• More engaging ads with the help of VR: Consumers of digital content often don’t like ads, and one reason for this is that these ads simply don’t connect to them. VR-powered ads will be far more engaging, and this can make consumers of digital content view ads more favorably. Read “How VR advertising is shaping the future of marketing” to learn more about this.
  • Educating kids with disabilities: Children with disabilities, or children diagnosed with autism need focused help with their learning, and education start-ups have already started to use VR to help such kids with their education.
  • Enriched content with VR: National Geographic is already using VR to create content with an immersive experience, and such content is far more engaging for its consumers.
  • Making fitness training more engaging with VR: VR and AR can be combined with traditional fitness training to create a more interactive and engaging experience for fitness enthusiasts.

You can read more examples of consumer-centric VR use cases in “12 creative virtual reality uses businesses should consider”.

The growth trajectory of the global VR market

As you can expect, transformative use cases including the above-mentioned ones are driving the growth of the global VR market, and the growth projections are impressive! The following pieces of market intelligence confirm this growth potential:

How can you bring benefits of VR to your employees?

The high-visibility consumer-centric use cases and the impressive growth potential of VR shouldn’t obscure the significant benefits this technology can deliver to the employees in an organization! Let’s now review the following employee-centric VR use cases:

1. Employee training

Every organization needs to train their employees so that they can perform their job effectively. Some jobs are more hands-on by their very nature, therefore, training also needs to be hands-on. However, that’s not always easy, due to the following reasons:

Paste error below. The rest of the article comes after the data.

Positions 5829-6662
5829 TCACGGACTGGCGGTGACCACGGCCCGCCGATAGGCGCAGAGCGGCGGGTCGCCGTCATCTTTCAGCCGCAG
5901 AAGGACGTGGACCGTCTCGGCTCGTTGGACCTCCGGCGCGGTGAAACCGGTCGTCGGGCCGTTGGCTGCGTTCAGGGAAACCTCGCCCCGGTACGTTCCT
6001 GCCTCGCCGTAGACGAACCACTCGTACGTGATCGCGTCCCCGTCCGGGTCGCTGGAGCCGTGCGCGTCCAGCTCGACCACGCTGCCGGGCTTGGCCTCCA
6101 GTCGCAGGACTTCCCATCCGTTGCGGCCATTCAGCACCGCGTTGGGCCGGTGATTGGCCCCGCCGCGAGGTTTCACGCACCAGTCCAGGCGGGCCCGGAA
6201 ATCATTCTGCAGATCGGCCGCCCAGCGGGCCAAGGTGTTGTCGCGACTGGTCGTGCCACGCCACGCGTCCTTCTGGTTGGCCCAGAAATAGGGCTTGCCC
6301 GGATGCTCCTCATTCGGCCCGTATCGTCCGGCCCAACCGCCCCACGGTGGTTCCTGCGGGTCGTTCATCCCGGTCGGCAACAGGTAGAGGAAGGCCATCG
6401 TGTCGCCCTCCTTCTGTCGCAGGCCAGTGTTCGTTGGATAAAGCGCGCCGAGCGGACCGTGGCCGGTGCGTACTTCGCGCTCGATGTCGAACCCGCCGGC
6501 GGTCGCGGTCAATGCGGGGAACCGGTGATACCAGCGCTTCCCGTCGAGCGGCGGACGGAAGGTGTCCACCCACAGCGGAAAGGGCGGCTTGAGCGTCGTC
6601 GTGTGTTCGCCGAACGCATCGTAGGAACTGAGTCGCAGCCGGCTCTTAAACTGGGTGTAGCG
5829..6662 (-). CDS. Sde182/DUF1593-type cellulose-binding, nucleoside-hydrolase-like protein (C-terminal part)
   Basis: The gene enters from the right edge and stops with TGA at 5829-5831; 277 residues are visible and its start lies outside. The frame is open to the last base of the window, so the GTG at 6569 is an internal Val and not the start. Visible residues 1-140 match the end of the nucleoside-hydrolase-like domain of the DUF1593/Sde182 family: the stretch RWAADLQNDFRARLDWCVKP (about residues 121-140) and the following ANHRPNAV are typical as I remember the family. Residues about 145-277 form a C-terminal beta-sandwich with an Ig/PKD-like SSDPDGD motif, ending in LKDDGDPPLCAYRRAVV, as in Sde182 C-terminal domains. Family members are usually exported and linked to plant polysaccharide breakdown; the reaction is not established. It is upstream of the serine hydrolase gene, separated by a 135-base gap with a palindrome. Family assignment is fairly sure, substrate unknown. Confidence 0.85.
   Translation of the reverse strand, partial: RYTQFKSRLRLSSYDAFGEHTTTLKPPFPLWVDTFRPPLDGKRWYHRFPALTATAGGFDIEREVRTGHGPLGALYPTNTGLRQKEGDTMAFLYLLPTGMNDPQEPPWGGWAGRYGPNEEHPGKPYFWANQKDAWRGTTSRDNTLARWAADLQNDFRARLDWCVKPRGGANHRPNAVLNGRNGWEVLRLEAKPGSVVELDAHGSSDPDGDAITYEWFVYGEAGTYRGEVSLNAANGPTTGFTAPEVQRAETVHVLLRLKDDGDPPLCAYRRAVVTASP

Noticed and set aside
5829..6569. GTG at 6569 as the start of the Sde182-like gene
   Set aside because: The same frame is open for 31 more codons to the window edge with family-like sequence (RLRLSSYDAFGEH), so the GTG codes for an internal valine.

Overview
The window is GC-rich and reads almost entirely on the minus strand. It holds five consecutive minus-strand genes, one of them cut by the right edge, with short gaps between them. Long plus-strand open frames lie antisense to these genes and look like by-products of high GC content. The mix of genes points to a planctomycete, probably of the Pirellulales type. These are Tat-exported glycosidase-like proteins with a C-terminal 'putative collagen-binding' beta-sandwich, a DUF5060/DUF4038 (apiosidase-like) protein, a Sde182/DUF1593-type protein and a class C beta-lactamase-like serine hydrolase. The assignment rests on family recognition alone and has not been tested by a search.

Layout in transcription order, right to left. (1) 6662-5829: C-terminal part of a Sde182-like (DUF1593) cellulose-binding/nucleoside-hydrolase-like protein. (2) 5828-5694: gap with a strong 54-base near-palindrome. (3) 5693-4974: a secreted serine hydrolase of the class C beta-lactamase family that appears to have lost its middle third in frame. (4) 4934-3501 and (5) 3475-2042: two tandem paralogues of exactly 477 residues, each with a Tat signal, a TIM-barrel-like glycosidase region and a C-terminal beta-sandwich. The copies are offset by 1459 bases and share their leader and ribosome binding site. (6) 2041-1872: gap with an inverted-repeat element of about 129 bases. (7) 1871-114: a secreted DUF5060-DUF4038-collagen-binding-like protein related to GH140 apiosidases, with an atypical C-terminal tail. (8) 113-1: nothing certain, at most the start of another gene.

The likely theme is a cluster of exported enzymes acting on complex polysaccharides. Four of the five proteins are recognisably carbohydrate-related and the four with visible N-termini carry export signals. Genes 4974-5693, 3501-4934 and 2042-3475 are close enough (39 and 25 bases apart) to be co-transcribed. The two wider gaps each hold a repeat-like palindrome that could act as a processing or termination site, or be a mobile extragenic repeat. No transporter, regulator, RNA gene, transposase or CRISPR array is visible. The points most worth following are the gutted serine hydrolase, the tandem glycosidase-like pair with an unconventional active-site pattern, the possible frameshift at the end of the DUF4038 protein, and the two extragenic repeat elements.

• It’s hard to find qualified trainers to impart hands-on training for specialized jobs.
  • Distributed teams are commonplace in large enterprises, and it’s costly for them to have expert trainers travel to all their operation centers and impart hand-on training.

VR can help here in several ways, e.g.:

  • You can use VR to create simple simulations for complex operations for which you want to impart hands-on training to your employees.
  • VR lets you create almost real-life scenarios and include them in the training courses.
  • The immersive environment created by VR engages the trainees optimally, therefore, they learn better.
  • You are creating risk-free virtual environments for your employees to learn.

Read more about this in “Companies using virtual reality for employee training”.

VR-based training has significant potential to improve employee productivity in various industries, e.g.:

  • Healthcare and medical;
  • Construction;
  • Retail;
  • Hospitality;
  • Aerospace;
  • Oil & Gas;

2. Faster product development with the help of VR-powered prototyping

Businesses manufacturing complex products like automobiles or military hardware typically have a long-drawn-out product development cycle. The product development life cycle tends to be more complex for more sophisticated products.

Prototyping is a key step in the product development life cycle, and in modern days, this task starts with a digital drawing. Subsequently, the engineering division of the company creates physical prototypes, and they gather plenty of data points from it. This helps them to refine the product design.

Read How We Helped a Marketing Company to Build a Back-Office Custom Ads Dashboard

VR can make a key difference here since the technology enables the engineers to create life-size prototypes quickly. Aerospace and Defence manufacturers are already using VR for prototyping their products, and you can read about this in “6 ways VR will change the workplace”.

3. Improving the flow of work and collaboration

This is another use case that matters more to large enterprises designing and developing complex products. Take the example of Airbus, where the design process for a helicopter is highly complex. The company often uses its distributed design centers for designing, and engineers in these sites need to collaborate closely.

Airbus now uses VR “Immersion rooms” in their design centers, and its engineers can now collaborate more easily with the help of 3D models. You can read about how Airbus used VR in its design phase in “Businesses are putting virtual reality to work”.